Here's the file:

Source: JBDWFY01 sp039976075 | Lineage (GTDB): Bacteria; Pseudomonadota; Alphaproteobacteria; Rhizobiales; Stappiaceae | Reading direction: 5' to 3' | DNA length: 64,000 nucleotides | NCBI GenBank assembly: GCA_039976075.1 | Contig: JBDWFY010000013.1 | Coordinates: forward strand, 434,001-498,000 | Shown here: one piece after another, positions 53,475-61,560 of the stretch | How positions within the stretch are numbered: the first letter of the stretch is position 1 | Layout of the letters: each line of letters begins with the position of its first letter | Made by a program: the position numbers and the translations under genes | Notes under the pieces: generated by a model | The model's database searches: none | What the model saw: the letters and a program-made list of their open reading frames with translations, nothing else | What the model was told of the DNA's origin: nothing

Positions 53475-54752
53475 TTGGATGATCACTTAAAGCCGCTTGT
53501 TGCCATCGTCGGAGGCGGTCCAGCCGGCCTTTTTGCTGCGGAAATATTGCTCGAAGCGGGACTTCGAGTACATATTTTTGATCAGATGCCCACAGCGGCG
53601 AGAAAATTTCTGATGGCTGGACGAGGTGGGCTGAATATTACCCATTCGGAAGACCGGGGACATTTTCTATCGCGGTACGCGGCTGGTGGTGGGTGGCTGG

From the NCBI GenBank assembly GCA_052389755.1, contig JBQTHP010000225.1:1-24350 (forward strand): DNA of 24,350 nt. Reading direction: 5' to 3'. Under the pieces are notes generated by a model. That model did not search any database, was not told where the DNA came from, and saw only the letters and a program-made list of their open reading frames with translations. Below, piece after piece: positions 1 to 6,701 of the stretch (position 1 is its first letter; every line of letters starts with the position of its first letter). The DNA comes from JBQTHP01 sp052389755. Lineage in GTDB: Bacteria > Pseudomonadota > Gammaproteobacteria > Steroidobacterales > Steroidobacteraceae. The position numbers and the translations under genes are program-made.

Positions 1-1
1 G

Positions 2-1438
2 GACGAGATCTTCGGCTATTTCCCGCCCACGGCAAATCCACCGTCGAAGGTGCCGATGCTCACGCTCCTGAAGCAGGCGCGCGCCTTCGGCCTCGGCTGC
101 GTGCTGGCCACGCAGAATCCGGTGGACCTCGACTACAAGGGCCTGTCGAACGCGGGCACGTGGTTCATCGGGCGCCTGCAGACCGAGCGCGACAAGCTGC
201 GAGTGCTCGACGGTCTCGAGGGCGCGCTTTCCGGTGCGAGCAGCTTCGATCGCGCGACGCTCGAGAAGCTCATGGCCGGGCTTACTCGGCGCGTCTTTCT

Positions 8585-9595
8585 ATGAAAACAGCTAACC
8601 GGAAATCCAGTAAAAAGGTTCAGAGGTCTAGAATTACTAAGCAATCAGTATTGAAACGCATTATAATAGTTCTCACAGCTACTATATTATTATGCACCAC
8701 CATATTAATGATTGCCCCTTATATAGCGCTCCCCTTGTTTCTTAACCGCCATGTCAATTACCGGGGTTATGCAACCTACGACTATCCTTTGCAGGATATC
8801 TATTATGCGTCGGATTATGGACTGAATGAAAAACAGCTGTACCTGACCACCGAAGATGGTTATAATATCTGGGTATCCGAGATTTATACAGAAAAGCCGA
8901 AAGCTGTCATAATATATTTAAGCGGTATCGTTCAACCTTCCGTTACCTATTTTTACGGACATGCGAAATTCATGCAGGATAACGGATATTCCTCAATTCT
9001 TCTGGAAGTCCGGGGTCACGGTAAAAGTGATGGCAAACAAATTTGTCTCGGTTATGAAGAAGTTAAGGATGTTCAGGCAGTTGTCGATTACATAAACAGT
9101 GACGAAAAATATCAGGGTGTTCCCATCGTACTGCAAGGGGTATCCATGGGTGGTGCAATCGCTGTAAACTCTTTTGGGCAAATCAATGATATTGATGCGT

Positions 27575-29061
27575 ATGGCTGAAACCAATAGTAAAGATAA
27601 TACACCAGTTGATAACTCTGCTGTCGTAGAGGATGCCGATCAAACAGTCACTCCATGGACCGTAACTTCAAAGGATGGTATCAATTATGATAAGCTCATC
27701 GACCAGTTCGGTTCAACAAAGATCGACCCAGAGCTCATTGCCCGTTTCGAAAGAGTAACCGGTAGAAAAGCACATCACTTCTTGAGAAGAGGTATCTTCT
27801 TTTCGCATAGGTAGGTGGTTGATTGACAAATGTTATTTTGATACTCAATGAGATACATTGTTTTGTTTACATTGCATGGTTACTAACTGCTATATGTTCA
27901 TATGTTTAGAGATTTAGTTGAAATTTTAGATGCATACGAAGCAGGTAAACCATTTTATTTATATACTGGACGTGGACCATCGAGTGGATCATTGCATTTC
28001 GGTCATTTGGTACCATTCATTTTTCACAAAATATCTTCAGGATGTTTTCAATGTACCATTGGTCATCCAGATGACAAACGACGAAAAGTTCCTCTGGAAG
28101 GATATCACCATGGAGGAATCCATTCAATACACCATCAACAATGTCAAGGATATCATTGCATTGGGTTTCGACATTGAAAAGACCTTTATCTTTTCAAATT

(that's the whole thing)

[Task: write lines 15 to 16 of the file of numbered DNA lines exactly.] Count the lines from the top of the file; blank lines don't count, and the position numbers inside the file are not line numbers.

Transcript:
8601 GGAAATCCAGTAAAAAGGTTCAGAGGTCTAGAATTACTAAGCAATCAGTATTGAAACGCATTATAATAGTTCTCACAGCTACTATATTATTATGCACCAC
8701 CATATTAATGATTGCCCCTTATATAGCGCTCCCCTTGTTTCTTAACCGCCATGTCAATTACCGGGGTTATGCAACCTACGACTATCCTTTGCAGGATATC